Lynch syndrome's mutated genes raise risk of cancers

People with Lynch syndrome have an increased risk of colon, uterus, ovary, kidney, stomach, bowel and bladder cancers — thanks to genetic mutation, reveals a research.

Researchers also found those with Lynch syndrome faced a moderately increased risk of developing breast and pancreatic cancers. The finding could lead to earlier detection of a wide range of cancers in sufferers.

Led by Aung Ko Win and Mark Jenkins, associate professor at the University of Melbourne’s School of Population Health, the study followed 450 people with a mutation in one of the four mismatch repair genes tied with Lynch syndrome, and more than 1,000 of their relatives who were not carriers of these mutations.

“Our study revealed that these people have an average risk of developing cancer as opposed to the high risk of their mutation-carrying close relatives and hence do not need to worry unnecessarily and over screen to detect cancer,” said Jenkins. Participants in the study were evaluated every five years at recruitment centres affiliated with the Colon Cancer Family Registry in Australia, New Zealand, Canada and the US,  the Journal of Clinical Oncology reports.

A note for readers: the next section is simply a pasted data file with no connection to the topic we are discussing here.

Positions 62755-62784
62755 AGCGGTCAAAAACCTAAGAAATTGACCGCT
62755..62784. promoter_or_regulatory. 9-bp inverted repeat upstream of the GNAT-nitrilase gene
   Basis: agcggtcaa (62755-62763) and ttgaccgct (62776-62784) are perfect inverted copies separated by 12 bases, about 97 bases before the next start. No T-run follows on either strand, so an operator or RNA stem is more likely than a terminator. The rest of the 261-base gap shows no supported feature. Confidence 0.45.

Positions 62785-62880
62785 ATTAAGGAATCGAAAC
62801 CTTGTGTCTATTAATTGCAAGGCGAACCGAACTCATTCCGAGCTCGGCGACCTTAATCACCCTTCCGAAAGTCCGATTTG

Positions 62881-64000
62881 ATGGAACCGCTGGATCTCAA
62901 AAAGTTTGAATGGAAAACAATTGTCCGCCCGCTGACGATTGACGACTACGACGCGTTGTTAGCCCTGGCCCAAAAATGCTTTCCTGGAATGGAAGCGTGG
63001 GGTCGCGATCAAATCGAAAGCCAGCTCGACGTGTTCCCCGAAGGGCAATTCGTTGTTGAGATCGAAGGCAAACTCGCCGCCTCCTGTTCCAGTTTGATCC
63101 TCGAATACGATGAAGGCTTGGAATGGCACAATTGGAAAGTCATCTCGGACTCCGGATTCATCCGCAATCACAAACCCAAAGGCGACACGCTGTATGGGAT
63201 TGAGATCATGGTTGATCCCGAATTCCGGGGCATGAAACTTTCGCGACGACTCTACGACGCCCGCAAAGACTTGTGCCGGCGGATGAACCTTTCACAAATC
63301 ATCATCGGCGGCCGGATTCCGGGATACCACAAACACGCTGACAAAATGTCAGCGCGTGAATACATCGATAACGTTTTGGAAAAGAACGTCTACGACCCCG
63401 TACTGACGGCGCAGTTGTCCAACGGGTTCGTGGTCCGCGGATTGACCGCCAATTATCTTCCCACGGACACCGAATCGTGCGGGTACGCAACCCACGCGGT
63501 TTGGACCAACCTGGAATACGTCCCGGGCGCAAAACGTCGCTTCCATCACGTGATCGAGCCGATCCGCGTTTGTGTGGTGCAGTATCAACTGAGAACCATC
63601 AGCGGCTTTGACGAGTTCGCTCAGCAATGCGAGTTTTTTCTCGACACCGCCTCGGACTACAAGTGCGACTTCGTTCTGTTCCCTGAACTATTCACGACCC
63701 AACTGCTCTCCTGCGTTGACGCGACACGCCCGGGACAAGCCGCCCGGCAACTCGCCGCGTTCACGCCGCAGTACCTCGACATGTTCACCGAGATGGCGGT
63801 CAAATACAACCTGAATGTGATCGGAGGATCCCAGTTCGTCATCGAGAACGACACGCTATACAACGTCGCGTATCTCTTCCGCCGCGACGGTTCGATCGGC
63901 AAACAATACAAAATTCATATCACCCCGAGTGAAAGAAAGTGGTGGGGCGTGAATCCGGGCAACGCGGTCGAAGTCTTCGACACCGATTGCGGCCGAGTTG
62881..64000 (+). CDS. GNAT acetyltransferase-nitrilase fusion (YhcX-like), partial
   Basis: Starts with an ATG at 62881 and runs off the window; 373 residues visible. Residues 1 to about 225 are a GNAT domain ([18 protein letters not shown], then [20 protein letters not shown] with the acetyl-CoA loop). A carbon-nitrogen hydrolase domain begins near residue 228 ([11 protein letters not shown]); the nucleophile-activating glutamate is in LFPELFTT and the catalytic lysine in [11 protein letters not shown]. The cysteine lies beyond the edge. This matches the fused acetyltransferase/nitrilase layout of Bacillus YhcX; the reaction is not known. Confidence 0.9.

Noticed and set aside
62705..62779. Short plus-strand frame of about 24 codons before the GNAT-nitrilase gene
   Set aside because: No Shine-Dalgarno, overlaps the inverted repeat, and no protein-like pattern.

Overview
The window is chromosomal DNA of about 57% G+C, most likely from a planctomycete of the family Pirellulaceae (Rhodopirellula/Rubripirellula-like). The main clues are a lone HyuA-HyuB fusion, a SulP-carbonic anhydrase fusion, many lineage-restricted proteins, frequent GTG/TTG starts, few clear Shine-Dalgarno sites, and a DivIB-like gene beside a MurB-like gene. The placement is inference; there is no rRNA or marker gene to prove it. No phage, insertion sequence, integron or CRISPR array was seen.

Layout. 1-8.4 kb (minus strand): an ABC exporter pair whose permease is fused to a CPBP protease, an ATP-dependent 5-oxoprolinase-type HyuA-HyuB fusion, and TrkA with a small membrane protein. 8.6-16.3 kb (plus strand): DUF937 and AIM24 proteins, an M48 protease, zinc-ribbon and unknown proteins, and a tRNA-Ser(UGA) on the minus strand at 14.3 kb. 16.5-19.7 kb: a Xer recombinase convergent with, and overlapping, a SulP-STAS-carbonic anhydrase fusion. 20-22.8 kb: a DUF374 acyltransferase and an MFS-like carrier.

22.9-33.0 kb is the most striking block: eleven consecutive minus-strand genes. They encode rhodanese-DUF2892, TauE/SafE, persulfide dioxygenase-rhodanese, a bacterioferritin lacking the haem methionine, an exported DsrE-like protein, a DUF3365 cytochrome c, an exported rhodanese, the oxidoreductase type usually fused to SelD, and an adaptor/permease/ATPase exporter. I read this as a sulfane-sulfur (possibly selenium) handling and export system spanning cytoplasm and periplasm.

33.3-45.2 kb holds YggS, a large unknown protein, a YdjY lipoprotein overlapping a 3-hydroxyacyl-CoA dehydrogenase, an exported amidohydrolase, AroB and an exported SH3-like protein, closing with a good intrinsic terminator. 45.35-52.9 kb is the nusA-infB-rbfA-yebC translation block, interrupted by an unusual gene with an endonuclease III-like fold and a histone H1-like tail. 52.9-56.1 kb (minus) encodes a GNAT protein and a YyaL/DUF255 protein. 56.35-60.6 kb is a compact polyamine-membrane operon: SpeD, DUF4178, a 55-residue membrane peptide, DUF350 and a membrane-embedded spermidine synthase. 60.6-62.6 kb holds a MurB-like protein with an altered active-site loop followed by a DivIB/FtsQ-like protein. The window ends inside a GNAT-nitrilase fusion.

After five years, those with Lynch syndrome had a 20-fold greater risk of colorectal cancer; a 30-fold greater risk of endometrial (uterine) cancer; a 19-fold higher risk of ovarian cancer; an 11-fold greater risk of kidney cancer; a 10-fold greater risk of pancreatic, stomach, and bladder cancers; and a four-fold greater risk of breast cancer.

People with Lynch syndrome also tended to be diagnosed with these cancers at an earlier age than people in the general population. The researchers said their findings regarding breast cancer were unexpected, according to a Melbourne statement.

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